(Joseph could have been from Nazareth ; inn = guest room among relatives?) Bethlehem
- Attempts to kill children by Pharaoh and Herod.
- Events take place in
- Moses wrote five books; Jesus gives five great sermons.
- Mount Sinai and Mount of transfiguration.
- Confrontations with Satan.
- Zacharias incident took place in temple.
- Jesus’ calling confirmed twice in the temple (Simeon, Anna).
- Jesus taught the priests (says he is to be found “in his father’s house”)
- Luke also ends his gospel with disciples gathered in temple.
V. Genealogies of Jesus (Matt 1:1-16, Luke 3: 23-38)
- Mattean account begins with “Abraham” and emphasizes “David.” For Matthew, again, Jesus is Jewish Messaiah.
- Lucan account begins with “Adam.” Jesus belongs to universal human family?
- Mattean account contains four “infamous” women (Tamar, Ruth, Racab, Bathsheba).
- Mattean genealogy has 14 generations between each “big” historical event (14 in gematria = “David”). Note: Matthew takes some literary license here to make the generations come to 14.
- Luke and Matthew have very different genealogies for Joseph. Why? For what its worth, this did not seem to be an issue for the early church, with apologetic discussions of the issue appearing only much later (5th century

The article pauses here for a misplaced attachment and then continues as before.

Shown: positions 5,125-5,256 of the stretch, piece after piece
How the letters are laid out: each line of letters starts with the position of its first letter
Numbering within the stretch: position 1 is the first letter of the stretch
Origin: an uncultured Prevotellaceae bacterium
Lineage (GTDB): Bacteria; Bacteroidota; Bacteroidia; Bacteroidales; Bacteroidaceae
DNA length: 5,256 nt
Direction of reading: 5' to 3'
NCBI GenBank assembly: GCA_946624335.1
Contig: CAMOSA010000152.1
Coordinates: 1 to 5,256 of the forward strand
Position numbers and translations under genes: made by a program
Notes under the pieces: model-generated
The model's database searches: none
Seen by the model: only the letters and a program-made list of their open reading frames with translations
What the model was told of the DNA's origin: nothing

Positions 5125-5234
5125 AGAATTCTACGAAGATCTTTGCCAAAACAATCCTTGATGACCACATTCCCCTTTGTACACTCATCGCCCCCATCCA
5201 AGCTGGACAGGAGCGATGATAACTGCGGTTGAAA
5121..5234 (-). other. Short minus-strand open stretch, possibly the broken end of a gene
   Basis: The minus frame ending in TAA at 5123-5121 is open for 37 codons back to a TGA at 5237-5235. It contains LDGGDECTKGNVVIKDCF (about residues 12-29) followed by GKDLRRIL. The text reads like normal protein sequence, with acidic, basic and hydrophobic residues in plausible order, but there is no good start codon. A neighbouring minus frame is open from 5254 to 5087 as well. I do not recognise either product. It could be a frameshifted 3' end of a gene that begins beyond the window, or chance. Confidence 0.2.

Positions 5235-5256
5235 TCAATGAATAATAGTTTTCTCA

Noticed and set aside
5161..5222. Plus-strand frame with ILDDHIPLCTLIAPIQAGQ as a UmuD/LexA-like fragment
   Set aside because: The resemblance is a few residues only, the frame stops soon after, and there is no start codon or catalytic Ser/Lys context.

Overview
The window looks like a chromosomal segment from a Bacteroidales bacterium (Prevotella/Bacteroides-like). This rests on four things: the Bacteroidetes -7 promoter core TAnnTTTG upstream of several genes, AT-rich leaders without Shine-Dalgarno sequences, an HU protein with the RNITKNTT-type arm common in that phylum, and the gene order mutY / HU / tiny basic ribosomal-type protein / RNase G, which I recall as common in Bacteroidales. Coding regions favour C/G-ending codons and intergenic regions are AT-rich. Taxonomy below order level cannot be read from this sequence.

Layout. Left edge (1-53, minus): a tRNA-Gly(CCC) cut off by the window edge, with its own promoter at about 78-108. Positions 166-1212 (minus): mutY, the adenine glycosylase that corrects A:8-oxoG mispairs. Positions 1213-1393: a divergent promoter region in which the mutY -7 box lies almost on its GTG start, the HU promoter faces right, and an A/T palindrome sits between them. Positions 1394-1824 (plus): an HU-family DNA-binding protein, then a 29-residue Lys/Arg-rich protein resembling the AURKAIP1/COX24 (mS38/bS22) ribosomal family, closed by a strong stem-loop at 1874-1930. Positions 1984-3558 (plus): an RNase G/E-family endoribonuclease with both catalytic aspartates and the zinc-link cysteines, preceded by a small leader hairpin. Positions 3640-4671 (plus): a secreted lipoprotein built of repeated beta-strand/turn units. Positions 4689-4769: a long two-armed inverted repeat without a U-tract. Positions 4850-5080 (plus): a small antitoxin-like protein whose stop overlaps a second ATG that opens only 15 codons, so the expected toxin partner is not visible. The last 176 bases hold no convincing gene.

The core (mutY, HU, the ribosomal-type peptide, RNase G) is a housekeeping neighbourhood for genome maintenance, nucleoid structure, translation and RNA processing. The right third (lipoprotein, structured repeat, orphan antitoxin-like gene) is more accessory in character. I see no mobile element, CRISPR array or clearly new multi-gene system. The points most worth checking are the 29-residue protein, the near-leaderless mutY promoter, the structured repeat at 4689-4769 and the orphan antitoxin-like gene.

VI. Poetry of Praise in Lucan narratives.
- Mary’s famous Magnificant (Luke -55) contains themes of God exalting the humble and God protecting the weak. This comes right after
’s confirmation of Mary’s miraculous conception. Elizabeth
- Simeon (Luke -35) uses the theme of God as a salvific force.
- Mary's poem parallels the psalm of Hannah in 1 Sam. 2.
- The birth stories are very different. Why?
- Matthew focuses on the visit of the magoi to the exclusion of everything else. Why does he do this? What message was he trying to get across? Could his parallel with Moses be an answer?
- Luke says that the angels announced the birth of Jesus first to lowly shepherds. Why is this significant? Why not to others?
- According to the earliest manuscripts, the angels greet the shepherds by saying “Peace on earth to men of good will” instead of “Peace on earth good will to men.” How does this change the message of angels?